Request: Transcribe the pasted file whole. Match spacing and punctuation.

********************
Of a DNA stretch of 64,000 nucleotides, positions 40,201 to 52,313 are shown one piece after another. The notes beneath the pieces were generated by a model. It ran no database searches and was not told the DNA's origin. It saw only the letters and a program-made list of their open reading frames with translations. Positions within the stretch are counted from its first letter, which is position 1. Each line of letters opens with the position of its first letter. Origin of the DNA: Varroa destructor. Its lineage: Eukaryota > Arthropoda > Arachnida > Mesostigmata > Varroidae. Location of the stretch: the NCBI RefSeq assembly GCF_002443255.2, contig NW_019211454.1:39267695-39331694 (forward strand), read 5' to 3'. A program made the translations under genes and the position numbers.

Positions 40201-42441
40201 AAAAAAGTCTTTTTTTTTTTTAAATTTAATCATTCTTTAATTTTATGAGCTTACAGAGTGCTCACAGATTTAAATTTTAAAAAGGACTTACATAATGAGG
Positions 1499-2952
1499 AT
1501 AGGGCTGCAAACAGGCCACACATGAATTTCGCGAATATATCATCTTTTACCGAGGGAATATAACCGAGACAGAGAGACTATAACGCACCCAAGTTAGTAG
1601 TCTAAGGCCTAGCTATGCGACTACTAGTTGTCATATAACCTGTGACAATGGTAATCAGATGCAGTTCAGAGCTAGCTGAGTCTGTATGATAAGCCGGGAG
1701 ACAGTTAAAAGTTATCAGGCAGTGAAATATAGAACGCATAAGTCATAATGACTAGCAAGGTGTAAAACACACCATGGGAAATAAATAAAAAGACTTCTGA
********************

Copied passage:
Of a DNA stretch of 64,000 nucleotides, positions 40,201 to 52,313 are shown one piece after another. The notes beneath the pieces were generated by a model. It ran no database searches and was not told the DNA's origin. It saw only the letters and a program-made list of their open reading frames with translations. Positions within the stretch are counted from its first letter, which is position 1. Each line of letters opens with the position of its first letter. Origin of the DNA: Varroa destructor. Its lineage: Eukaryota > Arthropoda > Arachnida > Mesostigmata > Varroidae. Location of the stretch: the NCBI RefSeq assembly GCF_002443255.2, contig NW_019211454.1:39267695-39331694 (forward strand), read 5' to 3'. A program made the translations under genes and the position numbers.

Positions 40201-42441
40201 AAAAAAGTCTTTTTTTTTTTTAAATTTAATCATTCTTTAATTTTATGAGCTTACAGAGTGCTCACAGATTTAAATTTTAAAAAGGACTTACATAATGAGG
Positions 1499-2952
1499 AT
1501 AGGGCTGCAAACAGGCCACACATGAATTTCGCGAATATATCATCTTTTACCGAGGGAATATAACCGAGACAGAGAGACTATAACGCACCCAAGTTAGTAG
1601 TCTAAGGCCTAGCTATGCGACTACTAGTTGTCATATAACCTGTGACAATGGTAATCAGATGCAGTTCAGAGCTAGCTGAGTCTGTATGATAAGCCGGGAG
1701 ACAGTTAAAAGTTATCAGGCAGTGAAATATAGAACGCATAAGTCATAATGACTAGCAAGGTGTAAAACACACCATGGGAAATAAATAAAAAGACTTCTGA